# How to transform the k coordinate into the k path used in the band structure?

When drawing the band structure, I need to transform the coordinate of k-points into a k-path, but I am not sure what the formula is.

I checked the result of siesta, Here is the coordinates of some k-points

siesta: Band k vectors (Bohr**-1):
ik            k
1    -0.158058    -0.000000     0.000000
2    -0.152790    -0.000000     0.000000
3    -0.147521    -0.000000     0.000000
4    -0.142253    -0.000000     0.000000
5    -0.136984    -0.000000     0.000000
6    -0.131715    -0.000000     0.000000
7    -0.126447    -0.000000     0.000000
8    -0.121178    -0.000000     0.000000
9    -0.115910    -0.000000     0.000000


Here is the range of the k-path

# k_min, k_max      =     0.0000    0.3722


My question is:
What is the formula I should use to transform k-points coordinates into k-path?

• It would be helpful if you provide more information. For example: (i) k-points have three components (in 3D), so what are k_min and k_max, that only appear to have one component? Do you provide an initial and final point for the path segment? Do you provide the number of points along a path segment? In what format are the points given, fractional or absolute coordinates? Jun 15, 2022 at 9:30

In SIESTA, what I used to do is:

• Select the high symmetry points
• Define de number of k points between them
• Wrote the k path

For example, take a look at the Brillouin zone bellow:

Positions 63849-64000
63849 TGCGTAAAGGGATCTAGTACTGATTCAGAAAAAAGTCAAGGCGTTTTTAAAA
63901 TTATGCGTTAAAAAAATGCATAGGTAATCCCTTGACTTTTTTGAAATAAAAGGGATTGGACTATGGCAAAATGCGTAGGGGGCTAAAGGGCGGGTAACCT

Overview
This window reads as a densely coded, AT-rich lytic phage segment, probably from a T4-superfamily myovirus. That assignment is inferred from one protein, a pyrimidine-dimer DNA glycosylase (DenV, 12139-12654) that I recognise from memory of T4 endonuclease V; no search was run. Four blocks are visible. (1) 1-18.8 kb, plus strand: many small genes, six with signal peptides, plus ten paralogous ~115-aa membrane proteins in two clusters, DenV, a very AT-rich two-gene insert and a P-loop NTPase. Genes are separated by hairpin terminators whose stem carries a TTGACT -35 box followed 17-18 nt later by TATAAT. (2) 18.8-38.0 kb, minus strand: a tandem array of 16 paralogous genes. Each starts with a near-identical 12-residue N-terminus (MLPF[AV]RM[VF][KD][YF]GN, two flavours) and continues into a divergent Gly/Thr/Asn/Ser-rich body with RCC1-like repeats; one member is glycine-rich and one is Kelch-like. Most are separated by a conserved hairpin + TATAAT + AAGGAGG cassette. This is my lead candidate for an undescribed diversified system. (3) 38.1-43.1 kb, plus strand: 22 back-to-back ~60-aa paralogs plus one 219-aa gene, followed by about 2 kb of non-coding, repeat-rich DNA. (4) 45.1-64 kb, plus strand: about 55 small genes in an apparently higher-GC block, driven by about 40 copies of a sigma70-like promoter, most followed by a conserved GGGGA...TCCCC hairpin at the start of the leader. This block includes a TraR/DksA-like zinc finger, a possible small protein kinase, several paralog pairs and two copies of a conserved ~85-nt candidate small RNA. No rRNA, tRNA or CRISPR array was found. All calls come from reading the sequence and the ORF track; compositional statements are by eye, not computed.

In the recommended path, lets take only the first four points $$\Gamma$$-X-M-$$\Gamma$$. The corresponding coordinates for $$\Gamma$$, X and M are:

Gamma: 0 0 0
X: 0 1/2 0
M: 1/2 1/2 0


So, in SIESTA, you add lines like:

1  0.0  0.0  0.0  \Gamma
4  0.0  0.5  0.0  X
4  0.5  0.5  0.0  M
4  0.0  0.0  0.0  \Gamma


This means that the bands will be calculated with only 4 points between (0,0,0) and (0,0.5,0) (for the first segment $$\Gamma$$-X), 4 points between (0,0.5,0) and (0.5,0.5,0), etc. The points for the first segment will be:

0.0 0.0 0.0
0.0 0.1 0.0
0.0 0.2 0.0
0.0 0.3 0.0
0.0 0.4 0.0
0.0 0.5 0.0


Of course that using only 4 points is an example here to play with the numbers. Using 4 points will give you a segmented band structures, so you need to use more (I usually use 200 and got a smooth curve)

• After the process in your answer, I need to draw the band line, so I have to transform the K vector into a scalar, what formula should I use?
– Jack
Jun 15, 2022 at 13:46
• You don't need to draw the band lines by hand. SIESTA will return a data file (SystemLabel.bands) with all the results from the band calculation. After that, you can use GNUBANDS (distributed with SIESTA) that will process that file, and then will produce a data file suitable for plotting with GNUPLOT, for example (simple data file with three columns: k, bands for spin up, bands for spin down).
– Camps
Jun 15, 2022 at 13:59
• The scalar values are simply the distances between the k-points in reciprocal space. So nothing special here. Jun 15, 2022 at 18:10
• @Camps shouldn't the high symmetry point $X$ be $0, 1/2, 0$ instead of $0, 1/2, 1/2$? And if the $\Gamma$-point is the origin in the BZ, why coordinates of the high symmetry points are 1/2 instead of unit scales. I mean why the $M$ point, for example, is not $(1, 1, 0)$ instead of $(1/2, 1/2, 0)$?
– Sha
Sep 6, 2022 at 10:56
• Yes, you are right, sorry for my mistake. I will fix the answer, but the idea remains valid, ok?
– Camps
Sep 6, 2022 at 18:23